To Delete or Not To Delete Inactive Subscribers!?

by satrap
20 replies
Just wondering how do you guys go about deleting inactive subs.

I have this list that I have been building for 5 years now and it's getting big. And while I am making money with it, I feel like I am losing money by paying for the total amount of subs when many are not even active anymore.

I know some folks argue that some people won't buy until they are ready, so it's not a good idea to delete them. But at the same time, I am like how long are you going to keep an extra few thousands subs and pay for them in hopes of them someday reaching for their wallet.

So, after how many not opens or not clicked do you guys normally just delete them?...

Thanks in advance.
#delete #inactive #subscribers
  • Profile picture of the author myob
    If you have demonstrated commercial intent and subscribers are not buying within a reasonable period of time, then perhaps it's time to evaluate your funnel system. In my own testing of my niche lists, an average 83% of purchases are made within 30 days and 97% within 90 days. Personally, I cull inactive subscribers or non-buyers within 4 months as the probability of further sales approaches negligible. IMO, carrying the dead weight of unresponsive subscribers in the hope of some far distant sales is unrealistic, and can get to be rather expensive and/or unmanageable.
    Signature
    “If I have seen further than others, it is by standing upon the shoulders of giants.” – Isaac Newton
    {{ DiscussionBoard.errors[9094185].message }}
  • Profile picture of the author Adrian Jock
    Originally Posted by satrap View Post

    so it's not a good idea to delete them
    No way, keeping inactive subscribers isn't a good idea. Here are only two of the reasons:

    1) you keep paying for them for no reason, hoping that they'll be ready next year, or next century? It doesn't make sense.

    2) have you heard about spam traps? If you haven't, google it.

    Decide when you consider a subscriber inactive. Then make them an offer they can't refuse (via series of re-engaging emails). If you still cannot activate them, delete them.
    Signature
    Mark Anastasi: "I love your course Ultimate Guide to Solo Ads! Well done on creating a fantastic product!"
    AWeber vs GetResponse, 2016 Epic Review || Did Your Blog Monetization Fail? Food for Thought
    {{ DiscussionBoard.errors[9094358].message }}
  • Profile picture of the author sidiniquity
    Do what some of the pros do. Send out a mail to all subscribers telling them that you're building a serious community and only those who are serious get to stay.

    Then tell them that you're going to start culling those who haven't been active for the last X months. Tell them they they have the option of opting out immediately too and give them an unsubscribe link.

    By doing this you're -
    a) Generating exclusivity by telling people only serious members are allowed.
    b) Showing them that you don't care about quantity but rather quality by telling people to unsubscribe and culling them yourself.

    The people who don't give a damn will leave. The rest will start getting more engaged. You'll be left with a slightly smaller but much more active group.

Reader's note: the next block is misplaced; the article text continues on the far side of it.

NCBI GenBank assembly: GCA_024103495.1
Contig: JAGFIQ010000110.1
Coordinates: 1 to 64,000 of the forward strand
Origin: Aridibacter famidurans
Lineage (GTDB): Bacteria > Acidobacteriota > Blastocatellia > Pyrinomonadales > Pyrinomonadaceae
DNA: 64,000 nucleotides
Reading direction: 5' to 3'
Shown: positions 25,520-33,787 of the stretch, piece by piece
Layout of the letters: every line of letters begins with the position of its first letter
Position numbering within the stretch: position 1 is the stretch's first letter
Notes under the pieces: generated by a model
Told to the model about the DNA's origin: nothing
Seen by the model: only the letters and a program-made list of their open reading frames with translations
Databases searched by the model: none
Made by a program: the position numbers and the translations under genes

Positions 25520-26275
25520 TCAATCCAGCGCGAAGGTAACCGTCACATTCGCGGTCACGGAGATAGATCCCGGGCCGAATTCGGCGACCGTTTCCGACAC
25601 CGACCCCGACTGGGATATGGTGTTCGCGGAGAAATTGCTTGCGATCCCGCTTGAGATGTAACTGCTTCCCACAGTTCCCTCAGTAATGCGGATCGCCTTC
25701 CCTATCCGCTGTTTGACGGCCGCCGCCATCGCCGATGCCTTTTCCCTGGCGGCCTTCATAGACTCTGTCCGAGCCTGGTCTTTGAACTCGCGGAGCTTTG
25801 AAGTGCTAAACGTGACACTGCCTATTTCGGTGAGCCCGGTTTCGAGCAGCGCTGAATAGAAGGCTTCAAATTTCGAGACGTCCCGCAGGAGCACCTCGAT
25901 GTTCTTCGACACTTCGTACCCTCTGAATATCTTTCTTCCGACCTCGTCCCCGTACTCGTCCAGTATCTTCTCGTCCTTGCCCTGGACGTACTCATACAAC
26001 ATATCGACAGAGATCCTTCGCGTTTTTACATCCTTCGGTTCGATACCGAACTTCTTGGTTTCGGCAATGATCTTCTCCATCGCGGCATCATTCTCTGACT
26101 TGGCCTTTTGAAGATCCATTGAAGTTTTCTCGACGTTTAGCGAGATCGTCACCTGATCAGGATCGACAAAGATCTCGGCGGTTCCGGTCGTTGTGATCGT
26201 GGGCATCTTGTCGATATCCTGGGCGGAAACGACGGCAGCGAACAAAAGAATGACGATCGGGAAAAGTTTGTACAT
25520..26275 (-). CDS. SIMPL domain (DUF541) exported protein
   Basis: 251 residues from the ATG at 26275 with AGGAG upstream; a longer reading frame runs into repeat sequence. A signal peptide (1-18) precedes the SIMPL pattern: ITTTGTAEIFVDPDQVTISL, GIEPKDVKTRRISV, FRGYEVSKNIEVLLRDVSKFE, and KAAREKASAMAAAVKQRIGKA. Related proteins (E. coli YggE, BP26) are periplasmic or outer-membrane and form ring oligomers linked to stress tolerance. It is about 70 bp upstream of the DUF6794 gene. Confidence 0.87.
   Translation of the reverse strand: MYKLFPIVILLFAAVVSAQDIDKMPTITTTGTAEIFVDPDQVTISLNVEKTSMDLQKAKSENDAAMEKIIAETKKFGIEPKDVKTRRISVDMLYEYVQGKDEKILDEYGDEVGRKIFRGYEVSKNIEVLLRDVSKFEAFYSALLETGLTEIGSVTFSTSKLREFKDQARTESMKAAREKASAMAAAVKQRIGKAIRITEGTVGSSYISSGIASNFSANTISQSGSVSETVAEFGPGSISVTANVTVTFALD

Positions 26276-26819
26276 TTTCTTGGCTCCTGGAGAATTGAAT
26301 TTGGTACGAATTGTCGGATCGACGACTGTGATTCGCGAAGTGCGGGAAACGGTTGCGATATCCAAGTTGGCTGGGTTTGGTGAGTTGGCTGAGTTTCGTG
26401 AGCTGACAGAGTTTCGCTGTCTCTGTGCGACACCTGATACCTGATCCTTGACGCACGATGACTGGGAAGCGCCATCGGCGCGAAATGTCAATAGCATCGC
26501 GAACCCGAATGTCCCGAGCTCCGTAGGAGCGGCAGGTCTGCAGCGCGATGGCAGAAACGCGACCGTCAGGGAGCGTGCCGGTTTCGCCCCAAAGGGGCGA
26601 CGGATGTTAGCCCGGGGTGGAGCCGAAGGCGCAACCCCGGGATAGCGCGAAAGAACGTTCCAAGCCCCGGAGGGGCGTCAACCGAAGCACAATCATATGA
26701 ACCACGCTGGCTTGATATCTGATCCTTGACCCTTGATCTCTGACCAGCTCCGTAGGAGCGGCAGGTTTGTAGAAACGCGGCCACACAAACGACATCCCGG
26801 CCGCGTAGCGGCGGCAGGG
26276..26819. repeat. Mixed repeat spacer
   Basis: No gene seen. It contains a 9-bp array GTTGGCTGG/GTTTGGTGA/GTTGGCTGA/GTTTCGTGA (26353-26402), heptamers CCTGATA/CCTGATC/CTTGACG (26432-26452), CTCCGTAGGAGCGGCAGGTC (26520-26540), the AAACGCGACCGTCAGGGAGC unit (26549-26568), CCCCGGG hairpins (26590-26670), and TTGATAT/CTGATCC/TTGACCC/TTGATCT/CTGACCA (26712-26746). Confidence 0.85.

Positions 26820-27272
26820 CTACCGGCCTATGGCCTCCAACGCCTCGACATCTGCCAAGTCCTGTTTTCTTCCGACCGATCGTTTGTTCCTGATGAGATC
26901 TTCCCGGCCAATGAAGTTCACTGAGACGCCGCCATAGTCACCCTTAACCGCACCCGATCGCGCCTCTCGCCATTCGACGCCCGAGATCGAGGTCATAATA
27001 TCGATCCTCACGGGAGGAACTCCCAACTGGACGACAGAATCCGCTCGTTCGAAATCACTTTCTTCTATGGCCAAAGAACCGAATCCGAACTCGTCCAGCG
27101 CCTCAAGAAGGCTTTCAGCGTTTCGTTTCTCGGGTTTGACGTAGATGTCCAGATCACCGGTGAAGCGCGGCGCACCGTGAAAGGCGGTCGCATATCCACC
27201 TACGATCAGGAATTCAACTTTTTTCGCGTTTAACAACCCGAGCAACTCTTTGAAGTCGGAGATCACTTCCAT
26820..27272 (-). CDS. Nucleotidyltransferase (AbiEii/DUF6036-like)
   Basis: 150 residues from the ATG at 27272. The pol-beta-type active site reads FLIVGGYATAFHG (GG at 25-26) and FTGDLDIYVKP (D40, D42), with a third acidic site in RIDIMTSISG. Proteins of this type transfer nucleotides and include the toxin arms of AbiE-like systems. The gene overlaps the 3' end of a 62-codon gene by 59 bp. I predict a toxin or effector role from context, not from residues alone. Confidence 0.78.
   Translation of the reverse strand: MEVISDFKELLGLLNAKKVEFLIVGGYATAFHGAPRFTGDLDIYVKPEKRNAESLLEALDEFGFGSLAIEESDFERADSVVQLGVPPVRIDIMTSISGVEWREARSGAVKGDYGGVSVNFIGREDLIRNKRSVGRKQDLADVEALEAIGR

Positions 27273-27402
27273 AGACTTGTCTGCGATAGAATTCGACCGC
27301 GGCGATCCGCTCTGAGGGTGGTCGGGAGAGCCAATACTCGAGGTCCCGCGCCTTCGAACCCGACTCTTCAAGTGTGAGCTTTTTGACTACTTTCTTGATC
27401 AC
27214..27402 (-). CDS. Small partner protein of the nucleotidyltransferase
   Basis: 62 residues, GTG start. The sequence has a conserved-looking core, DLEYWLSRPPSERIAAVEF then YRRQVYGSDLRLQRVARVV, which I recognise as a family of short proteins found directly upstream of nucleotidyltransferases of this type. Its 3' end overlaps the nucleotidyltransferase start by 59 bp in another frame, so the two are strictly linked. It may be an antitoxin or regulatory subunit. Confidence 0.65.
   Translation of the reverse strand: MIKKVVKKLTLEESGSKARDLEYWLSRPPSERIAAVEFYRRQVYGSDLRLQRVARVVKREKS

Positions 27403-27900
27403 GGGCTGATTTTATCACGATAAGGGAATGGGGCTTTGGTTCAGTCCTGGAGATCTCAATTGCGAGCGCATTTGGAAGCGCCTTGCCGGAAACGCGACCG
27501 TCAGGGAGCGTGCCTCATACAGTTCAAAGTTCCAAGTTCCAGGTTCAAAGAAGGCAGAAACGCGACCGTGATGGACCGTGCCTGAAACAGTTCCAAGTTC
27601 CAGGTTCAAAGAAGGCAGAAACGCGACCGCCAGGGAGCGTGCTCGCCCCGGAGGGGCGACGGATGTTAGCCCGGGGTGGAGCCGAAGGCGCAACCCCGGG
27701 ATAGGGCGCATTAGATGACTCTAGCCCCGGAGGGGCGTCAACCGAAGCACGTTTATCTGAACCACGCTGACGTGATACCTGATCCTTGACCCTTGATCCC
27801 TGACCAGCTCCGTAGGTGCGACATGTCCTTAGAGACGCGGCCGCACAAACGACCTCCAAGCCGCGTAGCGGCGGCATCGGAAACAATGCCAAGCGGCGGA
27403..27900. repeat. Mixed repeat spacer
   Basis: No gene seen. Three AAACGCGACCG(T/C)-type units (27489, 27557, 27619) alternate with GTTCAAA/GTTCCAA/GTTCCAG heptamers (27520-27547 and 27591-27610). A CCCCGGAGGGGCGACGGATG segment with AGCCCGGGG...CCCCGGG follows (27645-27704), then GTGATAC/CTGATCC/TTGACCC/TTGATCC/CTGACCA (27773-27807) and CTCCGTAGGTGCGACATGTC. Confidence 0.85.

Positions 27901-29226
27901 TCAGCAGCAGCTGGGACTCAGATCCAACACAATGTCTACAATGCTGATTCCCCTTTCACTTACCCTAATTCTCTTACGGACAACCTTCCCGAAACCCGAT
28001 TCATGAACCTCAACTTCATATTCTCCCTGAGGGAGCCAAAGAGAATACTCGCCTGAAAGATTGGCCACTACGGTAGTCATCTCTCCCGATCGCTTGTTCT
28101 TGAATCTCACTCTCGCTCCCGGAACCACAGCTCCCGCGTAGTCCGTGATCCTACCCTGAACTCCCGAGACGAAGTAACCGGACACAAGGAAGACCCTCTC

Signature

    Learn how to start and scale your own e-commerce store - www.openastorenow.com

    {{ DiscussionBoard.errors[9094371].message }}
  • Profile picture of the author dlundy1
    It depends on how you acquired the list.

    When you say inactive, do you mean they no longer OPEN emails...

    Or that they no longer purchase from you?

    But if they are not even opening, I would delete them after about a year.

    But if they are not CLICKING then the problem is not them, It is your content.

    The Goal of your SUBJECT is to get them to open. Therefore if they open, your subject did its job!

    The Goal of your content is to get them to CLICK, if they do... then your content does its job.

    The Goal of your Sales page is to get them to BUY, if they do... then your Sales Page has done ITS job.

    So whichever they are not doing, then someone is not doing their JOB!

    Hope that helps
    Signature

    Don't Give UP! See how I made mt first $69.73 online :)

    {{ DiscussionBoard.errors[9094380].message }}
    • Profile picture of the author Adrian Jock
      Deon, your theory is very good, but the practice is different. Open rates cannot be measured accurately. Imperfect technology

      A subscriber who always opens your emails (added later: according to the reports) but never clicks your links may be an INACTIVE subscriber and the opens may not be real.
      Signature
      Mark Anastasi: "I love your course Ultimate Guide to Solo Ads! Well done on creating a fantastic product!"
      AWeber vs GetResponse, 2016 Epic Review || Did Your Blog Monetization Fail? Food for Thought
      {{ DiscussionBoard.errors[9094388].message }}
      • Profile picture of the author dlundy1
        Originally Posted by Adrian Jock View Post

        Deon, your theory is very good, but the practice is different. Open rates cannot be measured accurately. Imperfect technology

        A subscriber who always opens your emails but never clicks your links may be an INACTIVE subscriber and the opens may not be real.
        Deon: Thanks for your response Adrian. But I agree that Technology is imperfect, but I would have to say that it is also relatively perfect.

        When you dive into Advance Email Marketing then in order to get the BEST insights into your List... you can't settle for what I consider "Basic" auto-responders.

        You have to up your game to some of the Big-Boy Auto-responders that give you extreme statistics so you can measure and test.

        But most Marketers aren't THAT serious about squeezing every cent from their email marketing campaign.